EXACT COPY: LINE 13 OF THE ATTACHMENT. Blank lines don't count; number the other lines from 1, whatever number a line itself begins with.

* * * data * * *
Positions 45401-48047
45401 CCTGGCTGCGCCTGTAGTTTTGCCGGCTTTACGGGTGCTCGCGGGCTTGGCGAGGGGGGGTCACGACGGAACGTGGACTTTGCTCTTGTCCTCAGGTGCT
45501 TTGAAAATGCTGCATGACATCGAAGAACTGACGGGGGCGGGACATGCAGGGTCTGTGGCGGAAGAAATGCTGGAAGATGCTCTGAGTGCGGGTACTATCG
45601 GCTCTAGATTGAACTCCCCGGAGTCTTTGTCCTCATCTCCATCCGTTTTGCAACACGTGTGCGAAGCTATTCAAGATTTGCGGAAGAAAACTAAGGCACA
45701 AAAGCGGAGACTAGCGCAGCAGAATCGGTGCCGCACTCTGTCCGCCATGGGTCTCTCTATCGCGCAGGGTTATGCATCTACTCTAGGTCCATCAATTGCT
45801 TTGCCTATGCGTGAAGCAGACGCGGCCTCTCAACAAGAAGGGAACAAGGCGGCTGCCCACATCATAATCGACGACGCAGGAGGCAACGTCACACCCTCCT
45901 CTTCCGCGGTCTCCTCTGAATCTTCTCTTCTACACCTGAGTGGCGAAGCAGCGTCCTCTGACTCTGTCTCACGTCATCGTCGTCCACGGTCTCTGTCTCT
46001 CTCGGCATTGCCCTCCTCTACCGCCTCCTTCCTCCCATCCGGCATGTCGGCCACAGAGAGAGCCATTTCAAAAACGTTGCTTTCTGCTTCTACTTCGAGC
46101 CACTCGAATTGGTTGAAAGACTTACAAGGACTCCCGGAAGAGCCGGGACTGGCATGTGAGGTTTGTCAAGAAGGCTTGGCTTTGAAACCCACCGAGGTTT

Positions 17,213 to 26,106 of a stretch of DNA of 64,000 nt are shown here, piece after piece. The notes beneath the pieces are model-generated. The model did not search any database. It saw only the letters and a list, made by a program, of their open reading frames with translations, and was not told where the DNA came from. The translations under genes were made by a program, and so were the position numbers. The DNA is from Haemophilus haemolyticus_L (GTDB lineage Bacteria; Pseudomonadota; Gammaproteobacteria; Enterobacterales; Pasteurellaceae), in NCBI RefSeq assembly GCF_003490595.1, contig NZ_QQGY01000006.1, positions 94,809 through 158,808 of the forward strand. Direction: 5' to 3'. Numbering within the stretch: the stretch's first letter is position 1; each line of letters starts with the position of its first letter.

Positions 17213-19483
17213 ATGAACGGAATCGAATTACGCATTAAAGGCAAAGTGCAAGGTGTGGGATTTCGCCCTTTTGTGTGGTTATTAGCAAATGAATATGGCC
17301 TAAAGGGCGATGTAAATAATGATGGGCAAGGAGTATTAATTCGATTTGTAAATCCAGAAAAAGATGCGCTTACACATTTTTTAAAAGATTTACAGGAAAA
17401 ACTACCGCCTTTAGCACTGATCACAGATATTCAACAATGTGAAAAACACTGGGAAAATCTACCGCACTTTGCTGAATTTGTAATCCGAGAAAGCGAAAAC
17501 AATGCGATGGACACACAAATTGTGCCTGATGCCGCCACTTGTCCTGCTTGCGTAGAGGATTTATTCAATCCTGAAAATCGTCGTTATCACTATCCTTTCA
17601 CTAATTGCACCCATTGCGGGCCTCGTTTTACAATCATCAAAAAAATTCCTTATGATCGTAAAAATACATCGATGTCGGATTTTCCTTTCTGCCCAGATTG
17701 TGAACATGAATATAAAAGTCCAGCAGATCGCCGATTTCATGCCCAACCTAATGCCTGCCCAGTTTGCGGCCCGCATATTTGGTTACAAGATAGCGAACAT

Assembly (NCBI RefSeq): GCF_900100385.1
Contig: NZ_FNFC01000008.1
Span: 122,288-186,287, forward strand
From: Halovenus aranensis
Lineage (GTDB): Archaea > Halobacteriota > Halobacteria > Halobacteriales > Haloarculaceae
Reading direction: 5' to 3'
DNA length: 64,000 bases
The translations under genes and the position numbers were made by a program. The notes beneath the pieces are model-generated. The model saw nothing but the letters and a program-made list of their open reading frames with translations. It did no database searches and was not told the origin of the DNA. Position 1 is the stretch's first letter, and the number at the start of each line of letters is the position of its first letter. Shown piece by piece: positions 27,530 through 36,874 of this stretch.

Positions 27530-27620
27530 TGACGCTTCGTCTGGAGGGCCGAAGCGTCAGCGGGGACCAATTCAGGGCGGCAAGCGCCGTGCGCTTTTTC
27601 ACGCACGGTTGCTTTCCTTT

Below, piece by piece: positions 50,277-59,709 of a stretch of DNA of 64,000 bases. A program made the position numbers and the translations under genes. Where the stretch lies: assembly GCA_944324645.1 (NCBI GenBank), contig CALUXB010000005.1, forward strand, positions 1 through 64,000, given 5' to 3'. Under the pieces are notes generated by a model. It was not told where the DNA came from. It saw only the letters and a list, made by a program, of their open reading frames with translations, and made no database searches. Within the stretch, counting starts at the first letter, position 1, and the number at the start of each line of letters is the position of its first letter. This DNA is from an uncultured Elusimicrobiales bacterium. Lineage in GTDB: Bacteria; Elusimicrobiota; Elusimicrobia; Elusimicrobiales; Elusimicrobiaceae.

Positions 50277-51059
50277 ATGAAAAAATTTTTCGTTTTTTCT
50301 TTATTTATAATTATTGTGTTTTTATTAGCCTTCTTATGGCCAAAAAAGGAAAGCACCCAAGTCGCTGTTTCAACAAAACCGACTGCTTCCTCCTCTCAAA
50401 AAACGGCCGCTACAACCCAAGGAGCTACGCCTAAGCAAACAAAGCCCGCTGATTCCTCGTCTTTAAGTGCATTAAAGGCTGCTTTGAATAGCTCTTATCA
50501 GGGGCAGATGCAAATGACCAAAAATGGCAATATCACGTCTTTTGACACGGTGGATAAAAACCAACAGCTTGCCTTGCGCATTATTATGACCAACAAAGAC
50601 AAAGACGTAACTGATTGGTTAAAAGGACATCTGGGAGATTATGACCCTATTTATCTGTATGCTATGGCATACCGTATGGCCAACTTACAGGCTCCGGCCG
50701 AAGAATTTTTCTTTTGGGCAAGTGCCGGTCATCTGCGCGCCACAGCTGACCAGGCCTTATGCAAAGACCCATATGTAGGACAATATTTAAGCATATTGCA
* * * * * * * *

17301 TAAAGGGCGATGTAAATAATGATGGGCAAGGAGTATTAATTCGATTTGTAAATCCAGAAAAAGATGCGCTTACACATTTTTTAAAAGATTTACAGGAAAA